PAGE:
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Creative money streams

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Alan SmithCreative money streams
by on Mar 10, 2009 at 1:30:58 pm

One of the things we try to do is develop multiple streams of revenue. If one were to dry up, the others should be able to keep the company moving while we search for ways to replace those dollars. In this economy, we are having multiple streams dry up or slow considerably, so we are having to get more creative with the kind of revenue streams we develop.

What are some of the things that you have done to add new streams of revenue to your business?

Alan Smith

Alan Smith
Media317

Check out my blog - http://media317.com


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walter biscardiRe: Creative money streams
by on Mar 10, 2009 at 1:43:27 pm

[Alan Smith] "What are some of the things that you have done to add new streams of revenue to your business? "

Last year I started really pushing to do my own original television programming to essentially establish ownership of my own ideas. I figured it would be about a two year plan and so far it's moving along pretty well with some of the ideas we're pitching. I lined myself up with a fantastic person who can take shows to pretty much any network and present them which is a huge huge deal, but even there, it still takes time to work through the pipeline.

I figure if I can take ownership of my own projects, there's more revenue stream in the long run than just always working for clients 100% of the time.

But a word of warning. In this economy it seems it's everyone for themselves. I now have to be very cautious who I share original ideas with as I'm going to have to defend myself legally against someone I thought I could trust. The good news I have all my ducks in a row and I'll come out ahead legally and financially, but a long term friendship will be destroyed. So even someone you would least suspect of taking advantage of a situation could turn around and just try to steal away your hard work.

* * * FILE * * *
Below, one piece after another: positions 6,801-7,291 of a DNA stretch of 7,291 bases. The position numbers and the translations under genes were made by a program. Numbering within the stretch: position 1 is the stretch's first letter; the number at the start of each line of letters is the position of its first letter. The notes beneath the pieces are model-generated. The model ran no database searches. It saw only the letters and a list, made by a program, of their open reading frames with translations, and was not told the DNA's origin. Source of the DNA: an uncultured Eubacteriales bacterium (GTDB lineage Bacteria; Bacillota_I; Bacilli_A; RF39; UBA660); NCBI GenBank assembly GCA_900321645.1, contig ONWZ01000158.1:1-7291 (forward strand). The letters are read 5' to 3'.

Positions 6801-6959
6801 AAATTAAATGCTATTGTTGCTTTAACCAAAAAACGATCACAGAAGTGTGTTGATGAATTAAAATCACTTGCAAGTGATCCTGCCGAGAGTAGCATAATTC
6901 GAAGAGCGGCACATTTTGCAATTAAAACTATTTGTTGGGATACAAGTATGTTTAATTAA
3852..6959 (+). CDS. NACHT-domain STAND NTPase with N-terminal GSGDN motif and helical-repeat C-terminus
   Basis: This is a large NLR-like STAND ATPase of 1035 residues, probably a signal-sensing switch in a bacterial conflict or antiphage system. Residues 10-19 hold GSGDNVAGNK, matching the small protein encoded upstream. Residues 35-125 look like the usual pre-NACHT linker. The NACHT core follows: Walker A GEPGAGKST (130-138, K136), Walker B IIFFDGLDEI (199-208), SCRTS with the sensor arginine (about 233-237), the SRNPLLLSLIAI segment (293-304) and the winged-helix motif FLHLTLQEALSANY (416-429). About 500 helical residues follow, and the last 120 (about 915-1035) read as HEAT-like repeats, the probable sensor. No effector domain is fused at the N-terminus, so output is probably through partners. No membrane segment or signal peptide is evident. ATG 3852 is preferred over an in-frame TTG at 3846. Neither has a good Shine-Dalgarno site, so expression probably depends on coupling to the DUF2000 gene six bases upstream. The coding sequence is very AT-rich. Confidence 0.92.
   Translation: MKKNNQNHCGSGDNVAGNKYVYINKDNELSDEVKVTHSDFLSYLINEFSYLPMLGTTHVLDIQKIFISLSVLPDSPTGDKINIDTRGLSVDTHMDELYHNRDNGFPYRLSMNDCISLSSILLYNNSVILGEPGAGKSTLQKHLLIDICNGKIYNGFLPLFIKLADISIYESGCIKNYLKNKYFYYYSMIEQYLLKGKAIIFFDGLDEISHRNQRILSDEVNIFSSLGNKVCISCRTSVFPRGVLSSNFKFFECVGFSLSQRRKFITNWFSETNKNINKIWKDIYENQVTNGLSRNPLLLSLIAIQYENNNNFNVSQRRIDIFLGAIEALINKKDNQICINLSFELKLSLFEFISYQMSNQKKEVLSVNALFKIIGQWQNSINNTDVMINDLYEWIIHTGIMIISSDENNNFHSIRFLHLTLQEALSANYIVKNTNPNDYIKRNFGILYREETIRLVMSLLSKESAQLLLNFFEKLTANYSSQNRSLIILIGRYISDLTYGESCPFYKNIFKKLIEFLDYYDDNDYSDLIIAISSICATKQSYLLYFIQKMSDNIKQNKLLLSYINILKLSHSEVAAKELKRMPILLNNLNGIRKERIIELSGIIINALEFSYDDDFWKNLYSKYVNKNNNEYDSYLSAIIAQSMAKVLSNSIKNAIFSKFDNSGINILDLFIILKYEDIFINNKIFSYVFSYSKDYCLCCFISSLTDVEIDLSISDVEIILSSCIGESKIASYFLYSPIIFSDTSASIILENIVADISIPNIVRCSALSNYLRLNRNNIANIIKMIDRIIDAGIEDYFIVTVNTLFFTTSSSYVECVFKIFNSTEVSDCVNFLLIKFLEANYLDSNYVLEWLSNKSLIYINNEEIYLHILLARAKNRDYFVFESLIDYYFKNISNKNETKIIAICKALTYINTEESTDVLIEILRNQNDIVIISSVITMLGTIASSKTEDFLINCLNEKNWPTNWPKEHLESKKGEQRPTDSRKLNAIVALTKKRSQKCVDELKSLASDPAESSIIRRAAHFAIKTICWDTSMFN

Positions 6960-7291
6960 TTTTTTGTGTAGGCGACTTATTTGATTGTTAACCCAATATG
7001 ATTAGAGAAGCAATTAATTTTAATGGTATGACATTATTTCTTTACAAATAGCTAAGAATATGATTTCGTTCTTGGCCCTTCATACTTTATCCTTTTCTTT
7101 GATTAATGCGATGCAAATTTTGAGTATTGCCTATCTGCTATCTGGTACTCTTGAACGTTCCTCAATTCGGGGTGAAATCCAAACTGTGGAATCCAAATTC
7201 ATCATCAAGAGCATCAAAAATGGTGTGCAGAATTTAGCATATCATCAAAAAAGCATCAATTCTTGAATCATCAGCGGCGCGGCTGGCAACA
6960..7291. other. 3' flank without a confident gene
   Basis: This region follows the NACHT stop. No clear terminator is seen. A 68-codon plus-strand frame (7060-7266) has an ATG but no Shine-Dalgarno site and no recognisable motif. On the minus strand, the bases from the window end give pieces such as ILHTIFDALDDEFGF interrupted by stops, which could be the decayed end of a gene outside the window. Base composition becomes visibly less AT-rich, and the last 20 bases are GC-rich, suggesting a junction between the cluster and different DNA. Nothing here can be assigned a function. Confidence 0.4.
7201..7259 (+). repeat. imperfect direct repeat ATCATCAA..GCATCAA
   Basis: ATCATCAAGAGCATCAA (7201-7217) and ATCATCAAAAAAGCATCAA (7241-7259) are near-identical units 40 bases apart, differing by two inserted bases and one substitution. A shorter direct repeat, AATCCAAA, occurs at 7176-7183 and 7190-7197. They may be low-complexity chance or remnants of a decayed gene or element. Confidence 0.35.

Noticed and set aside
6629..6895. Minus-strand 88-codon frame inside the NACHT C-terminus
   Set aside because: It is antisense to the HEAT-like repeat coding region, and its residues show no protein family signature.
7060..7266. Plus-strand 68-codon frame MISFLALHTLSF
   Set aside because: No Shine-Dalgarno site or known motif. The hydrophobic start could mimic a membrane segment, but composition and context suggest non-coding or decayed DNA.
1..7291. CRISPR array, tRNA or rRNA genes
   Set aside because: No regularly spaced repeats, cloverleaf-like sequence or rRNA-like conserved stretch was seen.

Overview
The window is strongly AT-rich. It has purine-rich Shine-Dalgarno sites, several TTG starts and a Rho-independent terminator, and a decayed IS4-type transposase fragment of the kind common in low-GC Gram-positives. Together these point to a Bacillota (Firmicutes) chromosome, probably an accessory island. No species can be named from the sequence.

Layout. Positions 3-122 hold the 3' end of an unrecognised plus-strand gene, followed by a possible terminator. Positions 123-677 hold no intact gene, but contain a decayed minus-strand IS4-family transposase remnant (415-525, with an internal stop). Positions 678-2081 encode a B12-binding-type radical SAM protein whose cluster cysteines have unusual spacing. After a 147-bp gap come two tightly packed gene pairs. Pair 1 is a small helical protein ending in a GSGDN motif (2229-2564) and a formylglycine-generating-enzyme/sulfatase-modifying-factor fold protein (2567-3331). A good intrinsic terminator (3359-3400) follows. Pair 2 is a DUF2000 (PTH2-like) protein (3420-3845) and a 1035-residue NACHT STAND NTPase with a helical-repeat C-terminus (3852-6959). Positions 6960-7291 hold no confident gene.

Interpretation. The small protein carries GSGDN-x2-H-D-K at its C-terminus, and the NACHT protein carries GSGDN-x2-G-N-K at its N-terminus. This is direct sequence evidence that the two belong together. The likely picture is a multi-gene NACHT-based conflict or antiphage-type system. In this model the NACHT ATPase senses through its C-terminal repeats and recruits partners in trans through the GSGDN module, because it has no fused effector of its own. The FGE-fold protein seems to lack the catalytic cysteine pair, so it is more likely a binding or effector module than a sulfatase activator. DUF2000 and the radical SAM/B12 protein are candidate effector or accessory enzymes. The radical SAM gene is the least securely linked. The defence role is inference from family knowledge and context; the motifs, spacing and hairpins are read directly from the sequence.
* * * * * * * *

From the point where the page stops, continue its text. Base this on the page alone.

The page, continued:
Walter Biscardi, Jr.
Biscardi Creative Media
HD and SD Production for Broadcast and Independent Productions.

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Alan SmithRe: Creative money streams
by on Mar 10, 2009 at 2:04:06 pm

Television programming is one area that I am trying to develop myself. I have a couple ideas that I am trying to get worked out before I try to create a pilot and try to pitch.

[walter biscardi] "The good news I have all my ducks in a row"

To protect yourself and your intellectual property, what are some of the things you had done to make sure you had protected yourself? I know it's never fun to loose a friend over such infringement, but protecting your own lively hood and family is much more important.

I have also expanded our services to include various "hobbies" that I have been doing for years. This has added streams of revenue, but we are constantly search for new and fresh approaches.

Alan

Alan Smith
Media317

Check out my blog - http://media317.com


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walter biscardiRe: Creative money streams
by on Mar 10, 2009 at 2:18:14 pm

[Alan Smith] "To protect yourself and your intellectual property, what are some of the things you had done to make sure you had protected yourself? I know it's never fun to loose a friend over such infringement, but protecting your own lively hood and family is much more important. "

Document everything.



Walter Biscardi, Jr.
Biscardi Creative Media
HD and SD Production for Broadcast and Independent Productions.

Read my Blog!

STOP STARING AND START GRADING WITH APPLE COLOR Apple Color Training DVD available now!


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Franklin McMahonRe: Creative money streams
by on Mar 10, 2009 at 1:47:53 pm